Paper No. 44-0
NICHOLAS, James Brian and DWORKIN, S. I., Geology, Baylor Univ, Department of Geology, PO Box 97354, Waco, TX 70798-7354,

The surface water chemistry of the Lake Waco drainage basin has been studied intensively because of high nutrient loading to the lake. We have chemically and isotopically characterized baseflow to gain an understanding of the fluvial geochemistry of this drainage basin. The Lake Waco drainage basin is divided into four sub-basins each of which has unique groundwater chemistry. The groundwater flow systems, varying underlying lithologic units, and varying landuse can account for the chemical loads and compositions of the streams.

The largest of the sub-basins is the North Bosque watershed which contributes 75% of the water and 61% of the total dissolved solids (TDS) that flow into Lake Waco. Under baseflow conditions, the North Bosque contributes 91% of the orthophosphate load and 20% of the nitrate load. The Middle Bosque, South Bosque, and Hog Creek sub-basins, the other three sub-basins, contribute approximately 24%, 9%, and 8% of the TDS flowing into Lake Waco daily. The contrast in nutrient loads can be attributed to land use in the different basins. Loading of non-nutrients is mainly accomplished by the North Bosque River, which delivers 57% of the calcium, 79% of the magnesium, 69% of the sodium, 71% of the sulfate, 58% of the fluoride, and 64% of chloride. Loading of non-nutrients is strongly correlated to underlying rock type. For example, the high concentrations of Mg in the North Bosque are spatially related to outcrops of the dolomitized Glenn Rose Formation.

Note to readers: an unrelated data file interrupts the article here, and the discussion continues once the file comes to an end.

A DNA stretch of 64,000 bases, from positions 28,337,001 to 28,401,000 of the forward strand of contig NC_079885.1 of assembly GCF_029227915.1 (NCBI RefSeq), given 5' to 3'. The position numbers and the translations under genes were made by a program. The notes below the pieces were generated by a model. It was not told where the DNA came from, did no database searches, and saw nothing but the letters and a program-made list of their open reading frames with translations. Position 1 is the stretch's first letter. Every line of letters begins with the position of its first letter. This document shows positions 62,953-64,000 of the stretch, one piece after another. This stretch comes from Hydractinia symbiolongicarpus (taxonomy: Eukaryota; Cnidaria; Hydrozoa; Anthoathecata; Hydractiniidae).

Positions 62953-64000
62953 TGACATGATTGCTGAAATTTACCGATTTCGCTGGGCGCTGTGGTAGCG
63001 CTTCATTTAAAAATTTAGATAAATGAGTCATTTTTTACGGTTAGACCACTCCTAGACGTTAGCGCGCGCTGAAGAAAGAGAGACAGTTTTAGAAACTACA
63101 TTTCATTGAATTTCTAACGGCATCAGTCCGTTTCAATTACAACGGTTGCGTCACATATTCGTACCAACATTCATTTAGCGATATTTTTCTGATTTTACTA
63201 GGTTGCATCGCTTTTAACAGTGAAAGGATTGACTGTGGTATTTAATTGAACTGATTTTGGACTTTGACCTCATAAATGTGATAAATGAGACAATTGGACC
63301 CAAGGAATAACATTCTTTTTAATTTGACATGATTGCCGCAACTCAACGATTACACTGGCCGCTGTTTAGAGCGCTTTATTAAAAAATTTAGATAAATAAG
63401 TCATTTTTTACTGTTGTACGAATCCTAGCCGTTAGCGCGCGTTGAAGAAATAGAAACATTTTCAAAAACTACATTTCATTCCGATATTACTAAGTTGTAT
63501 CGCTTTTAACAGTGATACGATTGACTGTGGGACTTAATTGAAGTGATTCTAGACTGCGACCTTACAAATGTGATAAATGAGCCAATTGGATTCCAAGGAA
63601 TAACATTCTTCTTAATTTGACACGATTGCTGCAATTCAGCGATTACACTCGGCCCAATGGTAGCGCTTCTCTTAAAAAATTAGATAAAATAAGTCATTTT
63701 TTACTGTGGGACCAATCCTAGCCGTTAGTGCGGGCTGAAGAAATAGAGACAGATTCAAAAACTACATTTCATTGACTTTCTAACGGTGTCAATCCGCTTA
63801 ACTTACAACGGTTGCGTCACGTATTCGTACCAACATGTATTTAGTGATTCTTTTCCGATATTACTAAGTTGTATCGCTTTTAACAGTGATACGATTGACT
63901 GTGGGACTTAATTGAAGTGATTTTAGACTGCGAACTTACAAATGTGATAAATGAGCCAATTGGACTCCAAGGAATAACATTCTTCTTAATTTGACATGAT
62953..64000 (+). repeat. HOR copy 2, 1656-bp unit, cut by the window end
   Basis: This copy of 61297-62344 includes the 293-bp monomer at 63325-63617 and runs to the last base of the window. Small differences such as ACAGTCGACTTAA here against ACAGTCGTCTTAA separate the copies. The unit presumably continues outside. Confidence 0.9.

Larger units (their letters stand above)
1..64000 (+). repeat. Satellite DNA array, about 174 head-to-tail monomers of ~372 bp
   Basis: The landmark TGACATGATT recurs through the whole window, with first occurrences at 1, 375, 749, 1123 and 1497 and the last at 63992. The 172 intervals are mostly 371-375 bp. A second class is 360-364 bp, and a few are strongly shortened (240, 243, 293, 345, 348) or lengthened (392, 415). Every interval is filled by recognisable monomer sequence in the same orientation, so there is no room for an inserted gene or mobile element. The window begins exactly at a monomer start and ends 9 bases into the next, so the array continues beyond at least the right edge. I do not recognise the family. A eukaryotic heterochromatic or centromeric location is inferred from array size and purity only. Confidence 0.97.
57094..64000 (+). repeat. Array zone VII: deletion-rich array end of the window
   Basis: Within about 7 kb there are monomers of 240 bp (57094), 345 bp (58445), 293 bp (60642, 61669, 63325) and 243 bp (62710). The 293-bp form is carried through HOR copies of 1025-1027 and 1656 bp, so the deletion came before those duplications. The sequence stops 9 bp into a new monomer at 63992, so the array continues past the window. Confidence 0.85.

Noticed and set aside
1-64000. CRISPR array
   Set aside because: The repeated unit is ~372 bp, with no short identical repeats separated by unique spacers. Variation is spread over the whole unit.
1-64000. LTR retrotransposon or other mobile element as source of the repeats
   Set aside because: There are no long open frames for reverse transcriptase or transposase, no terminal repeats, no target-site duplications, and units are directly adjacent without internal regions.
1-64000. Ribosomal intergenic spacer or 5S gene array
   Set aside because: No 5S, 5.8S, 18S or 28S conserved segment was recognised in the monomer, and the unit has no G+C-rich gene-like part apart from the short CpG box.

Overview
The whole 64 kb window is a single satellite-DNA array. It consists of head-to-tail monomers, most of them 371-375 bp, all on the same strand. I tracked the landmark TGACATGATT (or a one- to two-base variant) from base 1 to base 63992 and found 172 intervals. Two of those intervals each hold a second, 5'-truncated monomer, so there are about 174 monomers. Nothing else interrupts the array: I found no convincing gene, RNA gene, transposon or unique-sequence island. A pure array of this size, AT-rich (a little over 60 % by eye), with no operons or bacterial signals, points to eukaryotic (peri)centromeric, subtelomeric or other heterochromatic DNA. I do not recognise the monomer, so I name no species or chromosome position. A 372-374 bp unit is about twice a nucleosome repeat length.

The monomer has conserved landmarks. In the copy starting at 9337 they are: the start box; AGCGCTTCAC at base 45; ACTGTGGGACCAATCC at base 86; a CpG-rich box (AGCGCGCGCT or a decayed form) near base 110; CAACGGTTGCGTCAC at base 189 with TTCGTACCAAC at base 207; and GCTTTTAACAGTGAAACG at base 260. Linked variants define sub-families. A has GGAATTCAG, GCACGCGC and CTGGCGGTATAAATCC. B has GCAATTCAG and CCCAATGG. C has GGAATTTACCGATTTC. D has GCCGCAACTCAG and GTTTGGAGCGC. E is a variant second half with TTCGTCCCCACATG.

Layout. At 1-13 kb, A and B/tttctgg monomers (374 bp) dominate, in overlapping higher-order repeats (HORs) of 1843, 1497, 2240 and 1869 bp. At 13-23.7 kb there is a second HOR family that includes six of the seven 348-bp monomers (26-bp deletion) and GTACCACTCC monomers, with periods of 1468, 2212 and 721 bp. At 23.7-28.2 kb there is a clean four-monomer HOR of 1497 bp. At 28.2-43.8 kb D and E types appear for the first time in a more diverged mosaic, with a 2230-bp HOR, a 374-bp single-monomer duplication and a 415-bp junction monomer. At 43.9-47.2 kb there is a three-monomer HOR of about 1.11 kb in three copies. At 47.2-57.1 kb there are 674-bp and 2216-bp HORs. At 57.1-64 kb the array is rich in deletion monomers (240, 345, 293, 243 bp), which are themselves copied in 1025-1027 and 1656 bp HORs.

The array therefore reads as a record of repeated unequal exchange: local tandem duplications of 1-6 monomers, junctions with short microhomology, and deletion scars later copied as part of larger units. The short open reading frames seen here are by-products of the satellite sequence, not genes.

Oxygen and sulfur isotopic ratios measured in baseflow illustrate the differing contributions of shallow and deep ground water. The oxygen isotopic composition of baseflow in the North Bosque varies between –2.8 and –4.0 and is correlated to discharge. During high discharge, baseflow oxygen is light and derived from shallow groundwater flow systems. Heavier oxygen isotope ratios in occur during times of low discharge and represent groundwater derived from deeper parts of the aquifer. d34S values for the North Bosque, Hog Creek, the Middle Bosque, and the South Bosque are –5.5, 3.4, 4.3, and –4.7 per mil respectively suggesting that shallow ground waters influence the baseflow of Hog Creek and the Middle Bosque whereas deeper groundwaters make up a volumetrically more significant part of the base flow in the other two streams.

GSA Annual Meeting, November 5-8, 2001
General Information for this Meeting
Session No. 44
Application of Geochemistry to Understanding Groundwater–Surface Water Interactions
Hynes Convention Center: 309
1:30 PM-5:30 PM, Monday, November 5, 2001

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